This post is a part of the series on audio amplifier feedback. The contents of the series can be found here.

A bootstrapped collector load is a pair of resistors connected in series, with their common point actively driven, often by a unity gain buffer via a large capacitor:

Bootstrapped loads have been popular in audio amplifiers for more than 50 years, although these days they are largely replaced by constant current sources.The work of a bootstrapped load is easily understood. Because of the unity gain buffer, the right side of the capacitor $C$ (see the schematic above) sees the same potential as the bottom end of $R_2$. As long as the voltage across the capacitor is relatively stable, the voltage across $R_2$ is relatively stable, and so is the transistor's collector current flowing through $R_2$. In particular, the collector current changes only a little with changes in the collector potential (e.g. an audio signal), as if the collector load resistance is large.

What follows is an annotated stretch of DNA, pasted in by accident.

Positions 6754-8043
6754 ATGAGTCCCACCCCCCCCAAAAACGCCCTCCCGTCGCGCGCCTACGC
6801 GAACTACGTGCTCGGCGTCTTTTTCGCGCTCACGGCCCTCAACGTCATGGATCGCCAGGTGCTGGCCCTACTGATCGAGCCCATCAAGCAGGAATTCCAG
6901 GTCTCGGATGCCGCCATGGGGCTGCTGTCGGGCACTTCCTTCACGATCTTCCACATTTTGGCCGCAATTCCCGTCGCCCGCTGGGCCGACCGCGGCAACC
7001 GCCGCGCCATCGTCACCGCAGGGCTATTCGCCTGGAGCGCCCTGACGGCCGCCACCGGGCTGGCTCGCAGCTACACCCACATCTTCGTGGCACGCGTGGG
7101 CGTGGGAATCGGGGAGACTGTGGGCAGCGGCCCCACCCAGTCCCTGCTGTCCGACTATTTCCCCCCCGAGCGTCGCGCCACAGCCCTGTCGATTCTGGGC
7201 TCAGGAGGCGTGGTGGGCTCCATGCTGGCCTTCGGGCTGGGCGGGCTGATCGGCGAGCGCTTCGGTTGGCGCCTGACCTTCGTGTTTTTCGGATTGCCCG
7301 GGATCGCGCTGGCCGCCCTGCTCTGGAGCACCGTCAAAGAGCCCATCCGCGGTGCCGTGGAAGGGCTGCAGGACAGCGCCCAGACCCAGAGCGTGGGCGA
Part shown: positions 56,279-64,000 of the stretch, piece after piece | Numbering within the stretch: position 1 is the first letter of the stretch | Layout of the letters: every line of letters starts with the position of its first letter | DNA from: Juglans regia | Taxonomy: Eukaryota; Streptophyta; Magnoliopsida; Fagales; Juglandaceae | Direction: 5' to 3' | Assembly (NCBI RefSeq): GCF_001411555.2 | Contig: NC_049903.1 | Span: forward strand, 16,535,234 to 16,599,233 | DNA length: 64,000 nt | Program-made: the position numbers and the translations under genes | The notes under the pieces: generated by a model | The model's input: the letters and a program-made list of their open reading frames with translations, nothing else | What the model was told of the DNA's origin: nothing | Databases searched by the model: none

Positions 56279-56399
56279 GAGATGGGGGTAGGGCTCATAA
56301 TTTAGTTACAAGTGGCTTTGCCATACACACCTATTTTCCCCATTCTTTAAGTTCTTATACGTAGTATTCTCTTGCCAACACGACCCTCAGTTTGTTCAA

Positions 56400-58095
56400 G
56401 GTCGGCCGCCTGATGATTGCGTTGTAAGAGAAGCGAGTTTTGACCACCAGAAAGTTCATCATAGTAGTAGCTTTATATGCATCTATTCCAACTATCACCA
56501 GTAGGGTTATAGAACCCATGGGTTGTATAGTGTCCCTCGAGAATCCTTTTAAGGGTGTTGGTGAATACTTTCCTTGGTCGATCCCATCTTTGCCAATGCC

Quantitatively, it is obvious that at DC, $R_1+R_2$ is the only load that sets the quiescent collector voltage. To find out AC response, one needs to e.g. write down node equations, which reveal that a bootstrapped load presents a frequency dependent impedance of the form $$Z = (R_1 + R_2) \times (1+s T_z)$$

where $T_z = (R_1 || R_2) C$.

The impedance increases with frequency at 20dB/decade, as would the impedance of an inductor. Effectively, a bootstrapped load is a synthesized inductor with the series resistance $R_1+R_2$ and the inductance $L = R_1 R_2 C$. For example, with R1=R2=1kOhm and C=10uF, the equivalent inductance L=10H.

In a real circuit, this synthesized inductor is not the only collector load - connected in parallel to it are the output impedance of the transistor and the input impedance of the buffer. If this input and output impedances are lumped into Ri:

then the combined collector load has the form $$Z = {R_i || (R_1 + R_2)} \times {{(1+s T_z)} \over {(1+s T_p)}}$$ where $T_z = (R_1 || R_2) C$ as above and $T_p = {{ (R_1 + R_2) \over (R_i +R_1 + R_2) } C}$.

I will look more into the behavior and practical uses of a bootstrapped load in separate posts.